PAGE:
I recently wrote about the often overlooked 1980s pop music extravaganza ABSOLUTE BEGINNERS (1986) for The Cultural Gutter. The film has grown on me a lot over the years thanks to a central performance by the one and only David Bowie and a a growing respect for what (I believe) director Julien Temple was trying to achieve. Here’s an excerpt:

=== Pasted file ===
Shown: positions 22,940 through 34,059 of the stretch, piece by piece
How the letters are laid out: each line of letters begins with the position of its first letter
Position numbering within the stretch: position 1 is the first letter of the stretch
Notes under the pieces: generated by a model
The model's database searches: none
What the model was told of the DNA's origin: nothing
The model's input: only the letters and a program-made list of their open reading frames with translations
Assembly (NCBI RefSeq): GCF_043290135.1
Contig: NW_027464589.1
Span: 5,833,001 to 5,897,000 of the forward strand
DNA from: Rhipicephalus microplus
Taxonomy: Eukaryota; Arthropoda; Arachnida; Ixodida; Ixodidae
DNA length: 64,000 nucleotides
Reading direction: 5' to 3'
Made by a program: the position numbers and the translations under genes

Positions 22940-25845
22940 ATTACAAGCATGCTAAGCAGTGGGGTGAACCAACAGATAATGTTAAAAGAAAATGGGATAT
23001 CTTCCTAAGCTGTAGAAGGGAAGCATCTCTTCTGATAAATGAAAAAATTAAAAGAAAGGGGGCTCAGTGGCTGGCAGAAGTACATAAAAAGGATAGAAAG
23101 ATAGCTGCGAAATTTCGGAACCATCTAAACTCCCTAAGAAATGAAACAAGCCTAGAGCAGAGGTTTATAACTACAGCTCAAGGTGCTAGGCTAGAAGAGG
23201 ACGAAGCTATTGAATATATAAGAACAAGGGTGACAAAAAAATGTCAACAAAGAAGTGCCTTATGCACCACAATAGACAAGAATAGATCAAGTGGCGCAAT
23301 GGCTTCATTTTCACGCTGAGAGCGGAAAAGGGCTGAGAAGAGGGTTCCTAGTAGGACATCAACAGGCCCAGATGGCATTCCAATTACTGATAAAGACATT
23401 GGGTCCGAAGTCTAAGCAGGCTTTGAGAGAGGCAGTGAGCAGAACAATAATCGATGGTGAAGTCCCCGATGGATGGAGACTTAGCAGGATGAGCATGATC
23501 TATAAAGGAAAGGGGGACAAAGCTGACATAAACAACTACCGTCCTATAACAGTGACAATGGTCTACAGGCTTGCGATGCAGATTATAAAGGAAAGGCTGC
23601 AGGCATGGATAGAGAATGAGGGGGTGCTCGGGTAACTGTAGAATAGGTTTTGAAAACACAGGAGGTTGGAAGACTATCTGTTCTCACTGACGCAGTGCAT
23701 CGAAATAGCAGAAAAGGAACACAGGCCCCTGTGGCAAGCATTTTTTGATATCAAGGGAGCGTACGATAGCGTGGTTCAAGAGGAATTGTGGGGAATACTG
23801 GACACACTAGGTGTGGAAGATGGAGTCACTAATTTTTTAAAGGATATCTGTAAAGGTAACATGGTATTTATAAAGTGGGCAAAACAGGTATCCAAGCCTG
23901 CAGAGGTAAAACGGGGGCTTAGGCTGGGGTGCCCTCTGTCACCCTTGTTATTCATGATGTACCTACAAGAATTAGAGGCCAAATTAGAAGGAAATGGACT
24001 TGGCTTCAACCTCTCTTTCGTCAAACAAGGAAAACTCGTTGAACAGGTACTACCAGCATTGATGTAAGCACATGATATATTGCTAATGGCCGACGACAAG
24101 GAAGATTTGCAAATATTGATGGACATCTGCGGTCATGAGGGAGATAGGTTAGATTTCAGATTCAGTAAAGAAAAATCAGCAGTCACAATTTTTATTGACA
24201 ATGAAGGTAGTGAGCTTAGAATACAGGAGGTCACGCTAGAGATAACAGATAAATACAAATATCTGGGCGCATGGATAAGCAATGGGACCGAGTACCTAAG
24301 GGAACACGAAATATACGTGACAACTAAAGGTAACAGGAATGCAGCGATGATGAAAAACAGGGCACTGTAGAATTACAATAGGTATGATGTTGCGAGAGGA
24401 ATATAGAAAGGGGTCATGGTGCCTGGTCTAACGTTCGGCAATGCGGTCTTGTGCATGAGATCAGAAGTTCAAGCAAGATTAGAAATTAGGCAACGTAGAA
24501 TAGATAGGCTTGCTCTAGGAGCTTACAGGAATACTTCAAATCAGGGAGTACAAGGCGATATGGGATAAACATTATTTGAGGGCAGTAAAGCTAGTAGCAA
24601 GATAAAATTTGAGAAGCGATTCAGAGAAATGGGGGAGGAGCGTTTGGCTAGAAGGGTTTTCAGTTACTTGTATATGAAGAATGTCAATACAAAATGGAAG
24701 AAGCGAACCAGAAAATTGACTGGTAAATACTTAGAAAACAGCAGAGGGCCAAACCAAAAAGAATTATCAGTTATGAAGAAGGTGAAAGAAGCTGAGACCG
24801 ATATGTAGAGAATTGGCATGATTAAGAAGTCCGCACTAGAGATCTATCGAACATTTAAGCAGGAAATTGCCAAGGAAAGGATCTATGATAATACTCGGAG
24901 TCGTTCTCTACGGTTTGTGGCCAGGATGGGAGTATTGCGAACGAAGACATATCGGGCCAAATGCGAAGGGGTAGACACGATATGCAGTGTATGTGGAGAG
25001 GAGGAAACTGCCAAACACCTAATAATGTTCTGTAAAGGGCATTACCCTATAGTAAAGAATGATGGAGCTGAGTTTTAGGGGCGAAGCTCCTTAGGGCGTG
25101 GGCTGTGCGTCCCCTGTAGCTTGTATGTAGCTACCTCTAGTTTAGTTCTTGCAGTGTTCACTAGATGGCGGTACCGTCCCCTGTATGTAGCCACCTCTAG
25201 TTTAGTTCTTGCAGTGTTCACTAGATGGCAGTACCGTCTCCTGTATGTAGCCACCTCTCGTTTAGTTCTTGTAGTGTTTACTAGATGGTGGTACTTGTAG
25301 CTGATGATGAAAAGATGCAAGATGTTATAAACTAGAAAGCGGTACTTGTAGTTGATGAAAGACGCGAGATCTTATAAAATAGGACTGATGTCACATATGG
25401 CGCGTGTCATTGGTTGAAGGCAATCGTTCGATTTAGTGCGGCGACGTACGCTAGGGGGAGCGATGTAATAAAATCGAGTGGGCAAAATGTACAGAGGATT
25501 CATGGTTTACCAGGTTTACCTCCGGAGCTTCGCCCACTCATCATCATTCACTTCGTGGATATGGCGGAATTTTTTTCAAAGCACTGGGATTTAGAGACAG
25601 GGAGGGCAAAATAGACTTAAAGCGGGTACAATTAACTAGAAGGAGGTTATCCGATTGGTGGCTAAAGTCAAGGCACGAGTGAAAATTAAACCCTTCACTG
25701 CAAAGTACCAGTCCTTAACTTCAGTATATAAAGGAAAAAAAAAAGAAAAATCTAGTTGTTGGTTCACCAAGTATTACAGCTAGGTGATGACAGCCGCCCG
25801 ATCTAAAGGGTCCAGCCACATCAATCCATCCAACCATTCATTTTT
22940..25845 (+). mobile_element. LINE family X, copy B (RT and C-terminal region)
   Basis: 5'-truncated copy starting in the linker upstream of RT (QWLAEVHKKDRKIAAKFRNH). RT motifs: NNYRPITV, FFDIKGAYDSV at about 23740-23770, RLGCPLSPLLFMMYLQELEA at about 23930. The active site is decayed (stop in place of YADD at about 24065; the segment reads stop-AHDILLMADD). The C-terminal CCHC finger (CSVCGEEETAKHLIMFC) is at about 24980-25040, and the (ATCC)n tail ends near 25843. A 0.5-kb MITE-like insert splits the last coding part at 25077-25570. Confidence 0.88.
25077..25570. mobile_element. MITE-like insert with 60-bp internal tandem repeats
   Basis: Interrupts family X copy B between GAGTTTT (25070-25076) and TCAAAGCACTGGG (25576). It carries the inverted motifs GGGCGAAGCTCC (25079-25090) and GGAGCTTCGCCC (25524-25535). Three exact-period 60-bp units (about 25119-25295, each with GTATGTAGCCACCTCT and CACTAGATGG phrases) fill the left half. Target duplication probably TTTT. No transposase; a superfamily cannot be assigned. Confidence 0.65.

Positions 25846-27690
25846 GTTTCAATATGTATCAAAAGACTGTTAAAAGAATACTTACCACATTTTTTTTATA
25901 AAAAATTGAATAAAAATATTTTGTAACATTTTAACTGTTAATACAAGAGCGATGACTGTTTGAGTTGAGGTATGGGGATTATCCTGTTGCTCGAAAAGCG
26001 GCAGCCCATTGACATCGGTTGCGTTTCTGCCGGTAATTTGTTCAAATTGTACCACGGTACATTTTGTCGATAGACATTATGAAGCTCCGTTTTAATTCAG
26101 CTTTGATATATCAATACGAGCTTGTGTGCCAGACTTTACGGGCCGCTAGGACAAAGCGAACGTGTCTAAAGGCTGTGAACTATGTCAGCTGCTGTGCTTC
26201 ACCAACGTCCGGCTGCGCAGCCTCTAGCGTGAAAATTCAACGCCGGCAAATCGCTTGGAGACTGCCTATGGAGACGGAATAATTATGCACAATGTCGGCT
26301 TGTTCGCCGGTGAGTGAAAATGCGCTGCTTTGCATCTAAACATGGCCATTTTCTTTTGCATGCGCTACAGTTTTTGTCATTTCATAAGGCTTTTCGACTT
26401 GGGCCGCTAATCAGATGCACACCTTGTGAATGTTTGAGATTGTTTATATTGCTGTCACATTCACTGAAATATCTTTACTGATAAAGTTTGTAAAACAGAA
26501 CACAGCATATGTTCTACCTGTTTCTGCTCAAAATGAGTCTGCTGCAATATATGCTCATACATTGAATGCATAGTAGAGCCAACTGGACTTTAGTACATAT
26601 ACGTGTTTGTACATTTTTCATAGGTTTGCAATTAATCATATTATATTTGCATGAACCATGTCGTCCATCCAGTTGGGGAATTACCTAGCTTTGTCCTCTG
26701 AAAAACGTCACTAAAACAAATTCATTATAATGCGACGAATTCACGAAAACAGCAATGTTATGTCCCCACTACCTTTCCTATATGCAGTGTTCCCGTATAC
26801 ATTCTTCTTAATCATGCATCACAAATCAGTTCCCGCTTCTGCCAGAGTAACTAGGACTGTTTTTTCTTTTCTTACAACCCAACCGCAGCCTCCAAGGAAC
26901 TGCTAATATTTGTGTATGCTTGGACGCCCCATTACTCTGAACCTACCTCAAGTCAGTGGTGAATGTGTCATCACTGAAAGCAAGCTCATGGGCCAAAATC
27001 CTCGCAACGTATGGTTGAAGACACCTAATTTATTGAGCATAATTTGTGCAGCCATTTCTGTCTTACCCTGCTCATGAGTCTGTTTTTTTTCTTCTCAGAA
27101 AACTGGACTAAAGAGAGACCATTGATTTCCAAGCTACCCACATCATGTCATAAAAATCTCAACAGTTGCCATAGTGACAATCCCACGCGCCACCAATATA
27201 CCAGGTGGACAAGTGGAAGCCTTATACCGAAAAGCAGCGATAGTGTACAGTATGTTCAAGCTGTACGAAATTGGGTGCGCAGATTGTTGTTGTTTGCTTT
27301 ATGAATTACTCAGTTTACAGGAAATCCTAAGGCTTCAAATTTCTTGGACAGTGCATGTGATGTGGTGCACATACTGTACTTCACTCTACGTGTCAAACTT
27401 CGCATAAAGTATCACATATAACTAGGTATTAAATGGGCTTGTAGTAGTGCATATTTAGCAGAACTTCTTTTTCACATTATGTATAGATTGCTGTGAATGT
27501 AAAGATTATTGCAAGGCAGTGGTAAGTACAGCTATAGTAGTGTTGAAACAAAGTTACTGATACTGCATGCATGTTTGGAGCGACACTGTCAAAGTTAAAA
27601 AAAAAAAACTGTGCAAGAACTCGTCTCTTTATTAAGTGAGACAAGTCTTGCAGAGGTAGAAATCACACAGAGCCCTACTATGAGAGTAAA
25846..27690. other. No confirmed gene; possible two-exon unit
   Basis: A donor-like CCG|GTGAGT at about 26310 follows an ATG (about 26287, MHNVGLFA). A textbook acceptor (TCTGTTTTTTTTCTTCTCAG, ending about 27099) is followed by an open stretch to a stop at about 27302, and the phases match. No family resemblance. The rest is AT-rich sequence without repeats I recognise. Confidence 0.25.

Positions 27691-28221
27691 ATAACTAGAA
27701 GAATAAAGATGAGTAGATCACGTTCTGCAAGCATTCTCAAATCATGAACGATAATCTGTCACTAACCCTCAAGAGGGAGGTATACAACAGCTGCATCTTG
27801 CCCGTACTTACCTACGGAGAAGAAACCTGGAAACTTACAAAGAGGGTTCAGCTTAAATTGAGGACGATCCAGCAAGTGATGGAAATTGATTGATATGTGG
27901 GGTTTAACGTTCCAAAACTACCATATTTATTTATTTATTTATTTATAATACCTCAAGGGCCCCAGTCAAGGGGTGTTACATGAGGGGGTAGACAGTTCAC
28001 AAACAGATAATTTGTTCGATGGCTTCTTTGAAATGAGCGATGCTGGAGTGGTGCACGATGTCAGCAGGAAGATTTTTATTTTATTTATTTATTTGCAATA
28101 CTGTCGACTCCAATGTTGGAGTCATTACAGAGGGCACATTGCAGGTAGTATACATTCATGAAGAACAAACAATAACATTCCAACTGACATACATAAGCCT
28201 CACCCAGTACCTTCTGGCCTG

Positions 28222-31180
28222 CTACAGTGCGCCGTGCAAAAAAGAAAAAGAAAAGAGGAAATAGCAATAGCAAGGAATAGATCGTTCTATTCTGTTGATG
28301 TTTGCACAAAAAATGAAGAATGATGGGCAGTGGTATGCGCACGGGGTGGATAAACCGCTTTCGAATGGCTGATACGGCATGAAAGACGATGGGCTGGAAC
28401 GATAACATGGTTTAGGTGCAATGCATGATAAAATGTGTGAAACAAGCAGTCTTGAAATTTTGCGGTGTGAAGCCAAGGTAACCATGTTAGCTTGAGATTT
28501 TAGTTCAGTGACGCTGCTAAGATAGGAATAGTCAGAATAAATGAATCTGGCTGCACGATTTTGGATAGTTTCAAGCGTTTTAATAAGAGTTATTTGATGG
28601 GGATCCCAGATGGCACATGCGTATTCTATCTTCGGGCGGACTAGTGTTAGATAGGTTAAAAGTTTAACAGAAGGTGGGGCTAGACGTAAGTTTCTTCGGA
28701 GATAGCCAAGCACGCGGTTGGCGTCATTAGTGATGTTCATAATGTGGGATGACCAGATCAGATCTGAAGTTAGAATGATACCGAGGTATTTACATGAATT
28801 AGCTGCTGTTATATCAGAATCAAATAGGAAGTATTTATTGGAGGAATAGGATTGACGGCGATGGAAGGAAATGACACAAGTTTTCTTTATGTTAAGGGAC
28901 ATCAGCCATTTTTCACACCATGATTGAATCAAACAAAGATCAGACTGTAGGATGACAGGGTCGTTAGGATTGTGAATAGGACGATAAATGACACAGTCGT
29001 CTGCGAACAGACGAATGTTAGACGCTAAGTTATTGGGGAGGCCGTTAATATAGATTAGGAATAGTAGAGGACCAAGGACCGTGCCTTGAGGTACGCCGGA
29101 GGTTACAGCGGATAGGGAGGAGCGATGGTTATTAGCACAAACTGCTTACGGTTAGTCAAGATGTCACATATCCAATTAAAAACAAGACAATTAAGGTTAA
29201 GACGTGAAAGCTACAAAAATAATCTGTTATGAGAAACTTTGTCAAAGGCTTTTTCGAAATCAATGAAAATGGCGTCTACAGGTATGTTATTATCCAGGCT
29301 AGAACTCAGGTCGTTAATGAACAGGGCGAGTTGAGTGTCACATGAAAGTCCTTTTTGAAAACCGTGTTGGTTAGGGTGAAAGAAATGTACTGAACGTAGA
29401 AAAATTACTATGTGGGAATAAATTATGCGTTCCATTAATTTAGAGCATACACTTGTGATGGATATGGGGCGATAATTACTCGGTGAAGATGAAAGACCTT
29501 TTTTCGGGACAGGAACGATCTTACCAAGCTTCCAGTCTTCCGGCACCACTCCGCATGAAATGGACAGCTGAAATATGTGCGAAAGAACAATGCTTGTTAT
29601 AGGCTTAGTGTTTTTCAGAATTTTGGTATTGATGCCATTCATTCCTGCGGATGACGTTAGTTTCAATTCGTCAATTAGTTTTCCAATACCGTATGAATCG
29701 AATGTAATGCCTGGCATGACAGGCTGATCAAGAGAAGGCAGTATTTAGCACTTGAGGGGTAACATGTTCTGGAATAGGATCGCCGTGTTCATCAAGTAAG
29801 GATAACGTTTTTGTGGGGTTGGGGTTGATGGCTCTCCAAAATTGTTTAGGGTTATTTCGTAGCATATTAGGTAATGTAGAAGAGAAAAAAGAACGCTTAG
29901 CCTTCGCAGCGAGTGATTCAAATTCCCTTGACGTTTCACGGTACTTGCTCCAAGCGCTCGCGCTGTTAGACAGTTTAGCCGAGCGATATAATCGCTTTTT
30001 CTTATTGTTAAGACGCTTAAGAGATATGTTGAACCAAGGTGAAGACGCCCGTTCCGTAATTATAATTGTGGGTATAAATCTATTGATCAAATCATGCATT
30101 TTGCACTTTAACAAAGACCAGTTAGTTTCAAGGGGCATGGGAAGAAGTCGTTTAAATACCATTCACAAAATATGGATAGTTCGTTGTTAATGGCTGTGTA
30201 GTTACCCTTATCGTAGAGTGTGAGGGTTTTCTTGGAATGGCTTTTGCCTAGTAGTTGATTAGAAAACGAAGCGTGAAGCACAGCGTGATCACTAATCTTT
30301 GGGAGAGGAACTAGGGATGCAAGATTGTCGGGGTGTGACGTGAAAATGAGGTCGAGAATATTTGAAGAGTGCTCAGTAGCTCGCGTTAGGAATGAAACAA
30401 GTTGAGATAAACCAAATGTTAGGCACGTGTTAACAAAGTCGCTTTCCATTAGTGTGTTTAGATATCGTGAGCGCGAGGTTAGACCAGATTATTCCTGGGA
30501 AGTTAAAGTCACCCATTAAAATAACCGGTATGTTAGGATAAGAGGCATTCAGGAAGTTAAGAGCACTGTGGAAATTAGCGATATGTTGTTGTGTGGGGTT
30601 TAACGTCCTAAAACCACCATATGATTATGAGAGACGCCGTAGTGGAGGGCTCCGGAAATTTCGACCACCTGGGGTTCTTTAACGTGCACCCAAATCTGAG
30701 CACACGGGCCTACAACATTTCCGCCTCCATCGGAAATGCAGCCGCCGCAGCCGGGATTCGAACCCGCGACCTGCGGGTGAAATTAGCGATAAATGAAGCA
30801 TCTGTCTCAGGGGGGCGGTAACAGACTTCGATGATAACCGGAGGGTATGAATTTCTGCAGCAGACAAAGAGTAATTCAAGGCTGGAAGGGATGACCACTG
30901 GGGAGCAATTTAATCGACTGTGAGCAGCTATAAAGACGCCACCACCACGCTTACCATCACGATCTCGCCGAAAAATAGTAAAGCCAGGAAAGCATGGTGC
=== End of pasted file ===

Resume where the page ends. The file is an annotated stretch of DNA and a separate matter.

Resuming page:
“The film’s ‘80s inspired neon color palette, bulky hair styles and modern fashion sense were an obvious attempt to attract the same youthful crowd that was watching the director’s videos on MTV but his auteur approach didn’t win him many fans. In the director’s attempt to appeal to such a large audience his film lacked focus, which only added to its jumbled narrative. Is it a comedy or a tragedy? Is it set in the ‘50s or the ‘80s? Temple’s film can’t seem to make up its mind. Despite its schizophrenic nature, Absolute Beginners has the distinction of being the first film to focus on the historic Notting Hill race riots of 1958 and use them as a dramatic backdrop. This was particularly daring at the time because the U.K. had continued to have race related problems for decades that were often overlooked by politicians and popular media. America was dealing with similar problems of its own that were being widely disregarded and these growing racial tensions would eventually erupt leading to events like the 1992 Los Angeles riots. The film’s serious side may have been easy to overlook at the time due to general ignorance about what it was addressing and its politics were undoubtedly overshadowed by the lighthearted musical numbers that seem at odds with the somber script. But today Temple’s highly stylized modern musical plays like a glossy attempt to address the complicated race problems that were quietly boiling under the slick veneer of ‘80s pop culture.”
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